Test Blog for Training: A Brief History Of Early Libraries At Assumption College

Image of Assumption College 1920
A Brief History Of Early Libraries At Assumption College

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When the east-west wing of Assumption College was completed in 1875/1876, a great deal of space was freed up in the old Assumption College building (built 1856). A library, probably the first, was established on its ground floor. However, because the College was so poor, the library contained no books and the space was described as bleak and empty. “The only reading possible was that of the weekly papers the boys received from home. True, there were two long tables with benches on each side of them for the convenience of readers or such as wished to play a game of checkers, dominoes or chess.” (Echoes, v.7, p. 56) The Library was also used by College groups. For example, the Glee Club, under Father Cote, was practising in the Library in Autumn 1889.

In 1890, a new Library was set up in a large room off the “main corridor”, likely off the north-south oriented wing of Assumption College (completed 1884). “The College authorities thought that something should be done towards affording the student body with some opportunity for extraneous reading of a Catholic kind, together with some of the classical English authors. Several of the priests, who had libraries of their own, contributed. A hundred volumes or a little more were presented and the library of Assumption was inaugurated with great gusto.” (Echoes, v. 7, p. 56-57). Over the next 25 years, it seems that the Library moved 2 more times within the same wing, mainly to accommodate the growing number of students. The last room was “fitted up with reading tables, chairs, settees, and there were curtains on the windows. Weekly periodicals as well as the daily papers were added”. (Echoes, v. 7, p. 58). In 1903, the Alumni Association was founded at an informal meeting in the “old students’ library” (Golden Jubilee, p. 113)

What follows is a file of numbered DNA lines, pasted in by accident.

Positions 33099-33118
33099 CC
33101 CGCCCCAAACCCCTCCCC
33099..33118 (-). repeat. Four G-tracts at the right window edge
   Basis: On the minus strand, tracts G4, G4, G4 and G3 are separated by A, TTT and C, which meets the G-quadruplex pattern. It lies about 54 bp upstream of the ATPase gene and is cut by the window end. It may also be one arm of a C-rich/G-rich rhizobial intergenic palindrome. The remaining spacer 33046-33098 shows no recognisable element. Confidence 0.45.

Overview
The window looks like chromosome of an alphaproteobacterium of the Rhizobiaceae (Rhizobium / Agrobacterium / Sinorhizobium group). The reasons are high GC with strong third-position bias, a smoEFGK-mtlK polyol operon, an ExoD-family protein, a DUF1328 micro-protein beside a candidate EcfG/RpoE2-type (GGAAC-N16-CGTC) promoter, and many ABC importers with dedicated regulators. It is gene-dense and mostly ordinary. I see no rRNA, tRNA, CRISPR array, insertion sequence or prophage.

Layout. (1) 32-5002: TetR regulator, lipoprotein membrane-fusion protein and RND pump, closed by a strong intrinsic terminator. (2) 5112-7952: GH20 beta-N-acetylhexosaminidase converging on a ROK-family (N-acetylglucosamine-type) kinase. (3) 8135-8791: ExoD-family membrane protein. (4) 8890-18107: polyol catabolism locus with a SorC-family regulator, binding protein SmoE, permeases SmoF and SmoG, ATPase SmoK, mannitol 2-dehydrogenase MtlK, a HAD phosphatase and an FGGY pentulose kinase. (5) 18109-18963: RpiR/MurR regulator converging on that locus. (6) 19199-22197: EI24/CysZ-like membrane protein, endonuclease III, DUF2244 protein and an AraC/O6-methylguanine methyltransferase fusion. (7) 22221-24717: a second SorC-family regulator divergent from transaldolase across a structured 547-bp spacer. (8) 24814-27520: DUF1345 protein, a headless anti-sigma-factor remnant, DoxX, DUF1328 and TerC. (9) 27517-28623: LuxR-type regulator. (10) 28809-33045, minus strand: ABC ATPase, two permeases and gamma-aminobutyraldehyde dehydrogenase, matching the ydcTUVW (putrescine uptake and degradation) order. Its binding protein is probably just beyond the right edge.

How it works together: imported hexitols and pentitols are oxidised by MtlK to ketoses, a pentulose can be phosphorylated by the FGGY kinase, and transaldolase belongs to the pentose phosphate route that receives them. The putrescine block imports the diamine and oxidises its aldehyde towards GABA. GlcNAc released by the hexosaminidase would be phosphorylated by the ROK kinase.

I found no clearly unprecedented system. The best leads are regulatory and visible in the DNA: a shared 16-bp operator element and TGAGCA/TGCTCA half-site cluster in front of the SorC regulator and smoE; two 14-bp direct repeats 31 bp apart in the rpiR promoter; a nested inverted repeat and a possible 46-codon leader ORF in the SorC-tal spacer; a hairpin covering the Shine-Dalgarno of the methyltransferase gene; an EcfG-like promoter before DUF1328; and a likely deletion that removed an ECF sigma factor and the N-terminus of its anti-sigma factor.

In 1915, St. Michael’s Hall was completed and the student library was re-located to its first floor. It was apparently very comfortable, and well furnished, with a good selection of fiction. There were even fines for overdue materials. It seems that this library only opened sporadically. It was also the meeting place for College organizations such as the Foreign Missions Society and St. Paul’s Dramatic Society. As well, it was the location of student debates. (Weekly Assumption Collegian 1921-1922: numerous references).


In 1927, the Dillon Hall building was completed. It was originally called the Classroom Building or the Arts Building. It was not until 1957 that it was renamed in honour of the Basilian priest, Daniel Dillon, president of Assumption College from 1922-1928 and 1931-1932. It contained classrooms and labs as well as a brand new library. This library was intended for College level students only. It was located on the 2nd floor, at the northwest end of the building. Along with an eventual overflow room in the basement, it served as the Assumption College/Assumption University Library until 1958. In Autumn 1929, the high school level library was moved back to a room off the main corridor of Assumption College (which wing is unclear).


Dionysian: Year Book of Assumption College. Assumption College, 1915. Online at http://scholar.uwindsor.ca/swodawindsorpub/4
Echoes of Assumption College by Father Charles Collins; In: Notes on the History of the Congregation of Priests of Saint Basil collected by Robert Joseph Scholard: volume 7, pages 16-86. Online at https://archive.org/details/historicalnotesc07scoluoft
Golden Jubilee, Assumption College, 1970-1920. Assumption College, 1920. Online at http://scholar.uwindsor.ca/swodawindsorpub/3
Weekly Assumption Collegian 1921-1922. Assumption College, 1921-1922. Online at: http://scholar.uwindsor.ca/assumption-collegian/
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